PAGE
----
For more information about entering and displaying BINARY data, see: Binary Input and Output.

Binary Examples in Table Columns

                                    b100 BINARY(100),
                                    vb VARBINARY

DESC TABLE test_binary;

| name | type            | kind   | null? | default | primary key | unique key | check | expression | comment |
| B    | BINARY(8388608) | COLUMN | Y     | NULL    | N           | N          | NULL  | NULL       | NULL    |
| B100 | BINARY(100)     | COLUMN | Y     | NULL    | N           | N          | NULL  | NULL       | NULL    |
| VB   | BINARY(8388608) | COLUMN | Y     | NULL    | N           | N          | NULL  | NULL       | NULL    |

String Constants

Constants (also known as literals) refer to fixed data values. String constants in Snowflake must always be enclosed between delimiter characters. Snowflake supports using either of the following to delimit string constants:

Single-Quoted String Constants

A string constant can be enclosed between single quote delimiters (e.g. 'This is a string'). To include a single quote character within a string constant, type two adjacent single quotes (e.g. '').

For example:

SELECT 'Today''s sales projections', '-''''-';

| Today's sales projections    | -''-     |


Two single quotes is not the same as the double quote character ("), which is used (as needed) for delimiting object identifiers. For more information, see Identifier requirements.

Escape Sequences in Single-Quoted String Constants

To include a single quote or other special characters (e.g. newlines) in a single-quoted string constant, you must escape these characters by using backslash escape sequences. A backslash escape sequence is a sequence of characters that begins with a backslash (\).


If the string contains many single quotes, backslashes, or other special characters, you can use a dollar-quoted string constant instead to avoid escaping these characters.

You can also use escape sequences to insert ASCII characters by specifying their code points (the numeric values that correspond to those characters) in octal or hexadecimal. For example, in ASCII, the code point for the space character is 32, which is 20 in hexadecimal. To specify a space, you can use the hexadecimal escape sequence \x20.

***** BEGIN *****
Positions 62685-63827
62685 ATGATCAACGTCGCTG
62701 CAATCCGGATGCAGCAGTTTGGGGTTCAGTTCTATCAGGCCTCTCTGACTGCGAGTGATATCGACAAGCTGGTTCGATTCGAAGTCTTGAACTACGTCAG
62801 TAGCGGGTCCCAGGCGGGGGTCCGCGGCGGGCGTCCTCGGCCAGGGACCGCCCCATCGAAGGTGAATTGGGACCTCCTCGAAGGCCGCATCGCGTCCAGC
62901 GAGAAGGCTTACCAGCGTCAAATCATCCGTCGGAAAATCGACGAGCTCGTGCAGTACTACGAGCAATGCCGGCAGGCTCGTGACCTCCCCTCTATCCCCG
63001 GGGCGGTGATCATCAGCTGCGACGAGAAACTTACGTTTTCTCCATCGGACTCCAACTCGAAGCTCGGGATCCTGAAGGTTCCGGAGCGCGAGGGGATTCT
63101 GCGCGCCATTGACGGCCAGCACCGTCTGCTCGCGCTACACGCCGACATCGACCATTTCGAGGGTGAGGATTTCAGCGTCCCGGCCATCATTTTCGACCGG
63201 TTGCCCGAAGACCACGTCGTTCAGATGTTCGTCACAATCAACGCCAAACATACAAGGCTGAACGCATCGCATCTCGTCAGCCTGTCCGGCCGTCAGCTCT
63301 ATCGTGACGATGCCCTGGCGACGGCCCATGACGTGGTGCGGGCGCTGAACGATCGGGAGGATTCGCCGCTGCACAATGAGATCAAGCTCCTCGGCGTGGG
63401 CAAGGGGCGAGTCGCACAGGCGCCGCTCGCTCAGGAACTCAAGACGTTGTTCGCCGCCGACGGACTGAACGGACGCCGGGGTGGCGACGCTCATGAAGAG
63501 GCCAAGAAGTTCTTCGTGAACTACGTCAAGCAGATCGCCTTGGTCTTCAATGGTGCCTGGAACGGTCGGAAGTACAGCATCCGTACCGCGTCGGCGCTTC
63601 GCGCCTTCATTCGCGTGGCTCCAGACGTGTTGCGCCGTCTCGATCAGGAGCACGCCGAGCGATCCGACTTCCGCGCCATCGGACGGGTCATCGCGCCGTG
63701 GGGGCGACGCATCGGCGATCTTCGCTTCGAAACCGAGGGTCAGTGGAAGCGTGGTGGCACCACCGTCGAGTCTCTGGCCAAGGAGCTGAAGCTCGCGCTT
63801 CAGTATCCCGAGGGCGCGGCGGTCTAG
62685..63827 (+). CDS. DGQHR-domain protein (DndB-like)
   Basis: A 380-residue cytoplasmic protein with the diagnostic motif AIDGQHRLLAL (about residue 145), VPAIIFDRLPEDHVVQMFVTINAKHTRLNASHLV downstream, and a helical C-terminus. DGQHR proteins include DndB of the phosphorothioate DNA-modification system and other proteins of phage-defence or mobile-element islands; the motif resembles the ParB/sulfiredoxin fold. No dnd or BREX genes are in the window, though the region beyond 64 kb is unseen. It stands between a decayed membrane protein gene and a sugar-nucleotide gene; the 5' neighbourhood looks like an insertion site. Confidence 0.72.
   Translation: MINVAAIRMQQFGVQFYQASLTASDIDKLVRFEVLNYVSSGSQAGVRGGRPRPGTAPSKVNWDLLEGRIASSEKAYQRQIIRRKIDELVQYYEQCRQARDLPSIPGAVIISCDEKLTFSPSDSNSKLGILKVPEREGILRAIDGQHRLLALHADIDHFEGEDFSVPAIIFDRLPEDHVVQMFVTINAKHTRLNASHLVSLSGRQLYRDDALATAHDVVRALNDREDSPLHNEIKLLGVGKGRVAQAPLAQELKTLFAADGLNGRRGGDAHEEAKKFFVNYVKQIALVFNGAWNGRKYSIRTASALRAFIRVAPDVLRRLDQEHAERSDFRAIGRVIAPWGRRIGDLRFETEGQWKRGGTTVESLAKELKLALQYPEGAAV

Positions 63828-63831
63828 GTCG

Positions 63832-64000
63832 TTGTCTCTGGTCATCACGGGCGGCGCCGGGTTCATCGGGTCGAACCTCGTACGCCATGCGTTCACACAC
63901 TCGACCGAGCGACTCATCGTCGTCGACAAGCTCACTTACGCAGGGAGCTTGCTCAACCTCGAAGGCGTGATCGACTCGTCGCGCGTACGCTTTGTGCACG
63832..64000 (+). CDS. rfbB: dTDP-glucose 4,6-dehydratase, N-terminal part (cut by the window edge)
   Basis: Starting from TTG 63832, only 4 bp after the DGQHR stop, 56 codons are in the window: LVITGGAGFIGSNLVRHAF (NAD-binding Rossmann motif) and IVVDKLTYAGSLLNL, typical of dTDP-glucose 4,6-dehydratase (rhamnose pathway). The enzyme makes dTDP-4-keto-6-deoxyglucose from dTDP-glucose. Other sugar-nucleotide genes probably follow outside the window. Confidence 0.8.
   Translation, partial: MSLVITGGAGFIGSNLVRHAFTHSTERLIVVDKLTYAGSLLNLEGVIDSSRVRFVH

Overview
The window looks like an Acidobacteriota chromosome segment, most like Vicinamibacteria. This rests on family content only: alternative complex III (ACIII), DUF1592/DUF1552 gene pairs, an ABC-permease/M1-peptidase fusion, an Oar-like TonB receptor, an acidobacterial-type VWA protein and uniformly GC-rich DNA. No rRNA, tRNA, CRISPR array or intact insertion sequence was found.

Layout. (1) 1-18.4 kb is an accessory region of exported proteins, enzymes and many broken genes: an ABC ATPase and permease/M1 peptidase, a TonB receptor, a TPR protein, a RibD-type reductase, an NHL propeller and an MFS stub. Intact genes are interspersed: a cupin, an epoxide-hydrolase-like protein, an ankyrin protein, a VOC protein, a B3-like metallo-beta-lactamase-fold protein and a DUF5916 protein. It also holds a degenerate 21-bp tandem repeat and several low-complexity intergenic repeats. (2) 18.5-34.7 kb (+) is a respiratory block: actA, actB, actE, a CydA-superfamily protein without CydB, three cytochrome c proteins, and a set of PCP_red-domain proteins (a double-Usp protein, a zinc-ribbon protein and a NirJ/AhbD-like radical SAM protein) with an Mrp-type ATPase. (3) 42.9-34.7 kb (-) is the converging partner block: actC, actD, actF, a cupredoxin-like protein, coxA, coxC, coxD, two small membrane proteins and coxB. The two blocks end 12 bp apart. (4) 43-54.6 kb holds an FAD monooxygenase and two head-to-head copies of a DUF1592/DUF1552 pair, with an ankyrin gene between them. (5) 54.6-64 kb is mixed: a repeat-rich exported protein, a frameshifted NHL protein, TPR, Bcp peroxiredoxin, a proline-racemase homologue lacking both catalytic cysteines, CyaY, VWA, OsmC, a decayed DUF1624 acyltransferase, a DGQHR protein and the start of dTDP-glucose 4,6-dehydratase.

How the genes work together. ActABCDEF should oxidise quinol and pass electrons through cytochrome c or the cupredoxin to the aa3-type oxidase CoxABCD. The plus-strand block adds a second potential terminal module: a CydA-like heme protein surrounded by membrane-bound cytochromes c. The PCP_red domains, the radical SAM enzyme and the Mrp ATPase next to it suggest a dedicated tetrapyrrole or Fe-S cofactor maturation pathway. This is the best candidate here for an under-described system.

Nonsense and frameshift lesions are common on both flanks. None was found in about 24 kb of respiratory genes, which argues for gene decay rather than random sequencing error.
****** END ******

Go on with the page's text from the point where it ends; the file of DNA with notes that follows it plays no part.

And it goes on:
You can also use escape sequences to insert Unicode characters, for example \u26c4.

The following table lists the supported escape sequences in four categories: simple, octal, hexadecimal, and Unicode:

Escape Sequence

Character Represented

Simple Escape Sequences


A single quote (') character


A double quote (") character


A backslash (\) character


A backspace character


A formfeed character


A newline (linefeed) character


A carriage return character


A tab character


An ASCII NUL character

Octal Escape Sequences


ASCII character in octal notation (i.e., where each o represents an octal digit).

Hexadecimal Escape Sequences


ASCII character in hexadecimal notation (i.e., where each h represents a hexadecimal digit).

Unicode Escape Sequences


Unicode character in hexadecimal notation (i.e., where each h represents a hexadecimal digit). The number of hexadecimal digits must be exactly 4.

As shown in the table above, if a string constant must include a backslash character (e.g. C:\ in a Windows path or \d in a regular expression), you must escape the backslash with a second backslash. For example, to include \d in a regular expression in a string constant, you must use \\d.

Note that if a backslash is used in sequences other than the ones listed above, the backslash is ignored. For example, the sequence of characters '\z' is interpreted as 'z'.

The following example demonstrates how to use backslash escape sequences. This includes examples of specifying:

  • a tab character

  • a newline

  • a backslash

  • the octal and hexadecimal escape sequences for an exclamation mark (code point 33, which is \041 in octal and \x21 in hexadecimal)

  • the Unicode escape sequence for a small image of a snowman

  • something that is not a valid escape sequence

    SELECT $1, $2 FROM
    ('Not an escape sequence', '\z')
    | $1                     | $2            |
    | Tab                    | Hello   World |
    | Newline                | Hello         |
    |                        | World         |
    | Backslash              | C:\user       |
    | Octal                  | -!-           |
    | Hexadecimal            | -!-           |
    | Unicode                | -⛄-          |
    | Not an escape sequence | z             |

Dollar-Quoted String Constants

In some cases, you might need to specify a string constant that contains:

In these cases, you can avoid escaping these characters by using a pair of dollar signs ($$) rather than a single quote (') to delimit the beginning and ending of the string.

In a dollar-quoted string constant, you can include quotes, backslashes, newlines and any other special character (except for double-dollar signs) without escaping those characters. The content of a dollar-quoted string constant is always interpreted literally.

The following examples are equivalent ways of specifying string constants:

Example Using Single Quote Delimiters

Example Using Double Dollar Sign Delimiters

'string with a \' character'
$$string with a ' character$$
'regular expression with \\ characters: \\d{2}-\\d{3}-\\d{4}'
$$regular expression with \ characters: \d{2}-\d{3}-\d{4}$$
'string with a newline\\ncharacter'
$$string with a newline

The following example uses a dollar-quoted string constant that contains newlines and several escape sequences.

SELECT $1, $2 FROM VALUES ('row1', $$a
                                      ' \ \t
                                      \x21 z $ $$);

| $1   | $2                                                    |
| row1 | a                                                     |
|      |                                           ' \ \t      |
|      |                                           \x21 z $    |

In this example, note how the escape sequences are interpreted as their individual characters (e.g. a backslash followed by a “t”), rather than as escape sequences.